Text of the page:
Even as President Trump vowed in a signing ceremony Tuesday to destroy ISIS on the battlefield and rebuilding and ‘have it all paid for by the wicked Saudis,’ a top U.S. medical researcher revealed yesterday that the refugee ban on residents of six predominantly Muslim countries and refugees leaving from those countries has been causing considerable problems.
Dr. Anthony Fauci, director of the National Institute of Allergy and Infectious Diseases (NIAID), says he’s heard from his staff about the impact of the refugee ban, he told Fox News’ Todd Starnes, he believes that it’s caused disruption to the hospital of no significant consequence, but said that local officials are feeling “very badly” about it.
“This has been a problem,” Fauci explained. “In our local area in Virginia, we are not in the business of bringing in low income Syrian refugees.”
He said that many local officials feel “very badly” about the travel ban and are saying they are going to do all they can to deal with the added complexity of dealing with those refugees.
The interview comes one day after Trump approved the refugee resettlement program for the Muslim nations in question as part of the “travel ban.”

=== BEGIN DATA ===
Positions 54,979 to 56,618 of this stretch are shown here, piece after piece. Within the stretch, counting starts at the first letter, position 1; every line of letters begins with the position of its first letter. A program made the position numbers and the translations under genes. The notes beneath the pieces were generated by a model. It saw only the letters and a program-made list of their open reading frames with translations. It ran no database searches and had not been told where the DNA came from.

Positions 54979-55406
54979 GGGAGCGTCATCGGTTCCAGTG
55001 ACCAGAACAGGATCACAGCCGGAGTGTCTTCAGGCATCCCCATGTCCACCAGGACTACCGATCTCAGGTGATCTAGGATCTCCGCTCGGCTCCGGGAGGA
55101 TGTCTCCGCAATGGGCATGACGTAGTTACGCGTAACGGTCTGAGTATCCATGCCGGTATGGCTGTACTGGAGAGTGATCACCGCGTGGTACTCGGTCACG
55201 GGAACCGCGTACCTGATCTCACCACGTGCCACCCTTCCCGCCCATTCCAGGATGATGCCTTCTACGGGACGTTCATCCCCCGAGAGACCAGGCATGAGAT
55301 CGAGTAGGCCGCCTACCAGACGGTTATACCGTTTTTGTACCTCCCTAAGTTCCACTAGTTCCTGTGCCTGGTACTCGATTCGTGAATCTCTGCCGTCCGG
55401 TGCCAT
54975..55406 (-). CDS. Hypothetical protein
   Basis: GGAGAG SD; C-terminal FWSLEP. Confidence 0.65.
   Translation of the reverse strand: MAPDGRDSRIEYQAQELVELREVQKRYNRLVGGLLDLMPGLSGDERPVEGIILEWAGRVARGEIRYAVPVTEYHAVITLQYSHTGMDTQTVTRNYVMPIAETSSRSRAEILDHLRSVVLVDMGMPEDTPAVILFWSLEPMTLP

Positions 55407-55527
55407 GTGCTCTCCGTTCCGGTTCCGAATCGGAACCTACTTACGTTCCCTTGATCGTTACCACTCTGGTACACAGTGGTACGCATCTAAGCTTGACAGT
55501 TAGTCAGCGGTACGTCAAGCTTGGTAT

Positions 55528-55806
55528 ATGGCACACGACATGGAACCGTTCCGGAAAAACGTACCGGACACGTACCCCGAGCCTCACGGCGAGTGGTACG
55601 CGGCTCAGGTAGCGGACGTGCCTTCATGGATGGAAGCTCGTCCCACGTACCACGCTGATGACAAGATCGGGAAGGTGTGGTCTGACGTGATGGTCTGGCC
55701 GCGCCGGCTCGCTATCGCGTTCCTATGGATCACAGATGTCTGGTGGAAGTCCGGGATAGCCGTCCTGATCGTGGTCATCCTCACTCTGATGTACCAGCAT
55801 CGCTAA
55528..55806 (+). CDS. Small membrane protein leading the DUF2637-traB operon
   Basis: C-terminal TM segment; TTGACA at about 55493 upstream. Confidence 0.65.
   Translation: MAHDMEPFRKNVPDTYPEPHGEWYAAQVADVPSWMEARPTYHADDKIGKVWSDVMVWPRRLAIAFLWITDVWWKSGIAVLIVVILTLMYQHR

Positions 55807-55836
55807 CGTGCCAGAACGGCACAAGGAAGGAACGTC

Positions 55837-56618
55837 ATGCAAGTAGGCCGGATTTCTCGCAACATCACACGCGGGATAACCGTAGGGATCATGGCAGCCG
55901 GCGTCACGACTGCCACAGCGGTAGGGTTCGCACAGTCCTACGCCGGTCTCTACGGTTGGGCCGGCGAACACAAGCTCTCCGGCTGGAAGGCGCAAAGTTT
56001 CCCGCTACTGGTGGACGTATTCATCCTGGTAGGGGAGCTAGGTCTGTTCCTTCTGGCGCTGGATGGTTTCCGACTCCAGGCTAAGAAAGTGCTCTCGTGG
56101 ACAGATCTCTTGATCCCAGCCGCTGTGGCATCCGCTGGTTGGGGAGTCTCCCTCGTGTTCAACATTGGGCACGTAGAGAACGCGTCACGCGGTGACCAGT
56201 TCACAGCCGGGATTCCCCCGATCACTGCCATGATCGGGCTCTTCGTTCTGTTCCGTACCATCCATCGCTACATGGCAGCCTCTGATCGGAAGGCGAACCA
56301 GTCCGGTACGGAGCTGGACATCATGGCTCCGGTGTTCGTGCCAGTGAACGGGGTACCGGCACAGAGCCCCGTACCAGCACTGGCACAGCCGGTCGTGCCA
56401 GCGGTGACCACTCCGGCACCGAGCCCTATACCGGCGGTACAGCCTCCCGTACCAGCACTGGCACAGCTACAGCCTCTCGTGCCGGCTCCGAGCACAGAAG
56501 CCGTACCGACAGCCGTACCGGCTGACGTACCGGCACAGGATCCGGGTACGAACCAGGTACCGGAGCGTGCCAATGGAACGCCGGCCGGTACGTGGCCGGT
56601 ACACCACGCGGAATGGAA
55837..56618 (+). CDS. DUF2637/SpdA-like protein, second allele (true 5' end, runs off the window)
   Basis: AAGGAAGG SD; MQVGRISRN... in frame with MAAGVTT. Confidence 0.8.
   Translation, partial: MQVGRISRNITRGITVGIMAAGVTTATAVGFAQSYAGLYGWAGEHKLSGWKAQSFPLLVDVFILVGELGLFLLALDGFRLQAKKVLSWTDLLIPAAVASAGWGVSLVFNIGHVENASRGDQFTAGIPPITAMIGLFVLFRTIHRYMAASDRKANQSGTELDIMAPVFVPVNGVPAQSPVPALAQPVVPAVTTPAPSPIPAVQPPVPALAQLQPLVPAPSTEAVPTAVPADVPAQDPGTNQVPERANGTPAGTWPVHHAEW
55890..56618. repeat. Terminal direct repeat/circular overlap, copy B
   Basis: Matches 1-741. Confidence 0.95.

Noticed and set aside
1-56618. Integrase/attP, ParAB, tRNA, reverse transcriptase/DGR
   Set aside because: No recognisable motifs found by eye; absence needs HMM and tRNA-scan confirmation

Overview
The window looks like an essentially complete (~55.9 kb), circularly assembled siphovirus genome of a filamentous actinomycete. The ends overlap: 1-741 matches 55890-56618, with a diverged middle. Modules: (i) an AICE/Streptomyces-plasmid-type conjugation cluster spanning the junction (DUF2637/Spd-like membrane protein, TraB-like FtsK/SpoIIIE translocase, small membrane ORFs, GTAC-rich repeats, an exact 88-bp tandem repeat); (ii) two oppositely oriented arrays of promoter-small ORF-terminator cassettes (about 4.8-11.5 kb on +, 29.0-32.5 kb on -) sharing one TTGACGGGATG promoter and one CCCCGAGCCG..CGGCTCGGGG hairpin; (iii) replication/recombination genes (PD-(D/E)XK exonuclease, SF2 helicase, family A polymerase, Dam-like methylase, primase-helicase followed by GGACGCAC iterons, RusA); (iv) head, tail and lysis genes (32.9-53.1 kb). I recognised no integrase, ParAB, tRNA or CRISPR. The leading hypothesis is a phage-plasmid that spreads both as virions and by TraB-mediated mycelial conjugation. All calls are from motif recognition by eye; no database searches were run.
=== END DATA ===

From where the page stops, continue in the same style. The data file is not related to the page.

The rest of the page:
Websites of some refugee agencies, along with anecdotal stories from immigrant communities, also documented a surge in anxiety in the hours following Trump’s announcement.
On Tuesday, Fauci noted that he and members of his staff believe that Syrians have previously been resettled in the U.S. in large numbers because the Obama administration. “They passed a law that required the Department of Homeland Security to determine whether a refugee posed a security risk. They did that,” he said.
Fauci said that the Department of Homeland Security (DHS) has determined that there have been, “a handful of cases” in which Syrian refugees may have been admitted and were initially “on the way to perpetrating terror.”
But he said that no evidence exists that shows individuals were manipulated by a trained propagandist or some other insider group “as to what they were going to do when they got here.”
Instead, he stressed that in general, refugee resettlement is handled by two organizations: One has the organizational responsibility to prepare the individual for resettlement and provide that individual with services; the other has the organizational responsibility to screen prospective refugees.
With respect to vetting Syrians before they arrive in the U.S., Fauci said there have been a few other incidents, but in all those cases, they were not discovered when individual Syrians arrived in the U.S. He said that individual Syrians that were not deemed as having terrorist tendencies were allowed to enter.
“They were very deliberate in what they were going to do and nobody really tried to vet them because they didn’t realize they were there,” he said.
He added that the refugee screening process is now more robust than ever.
“We made some changes and I believe the process is much more robust than it used to be.”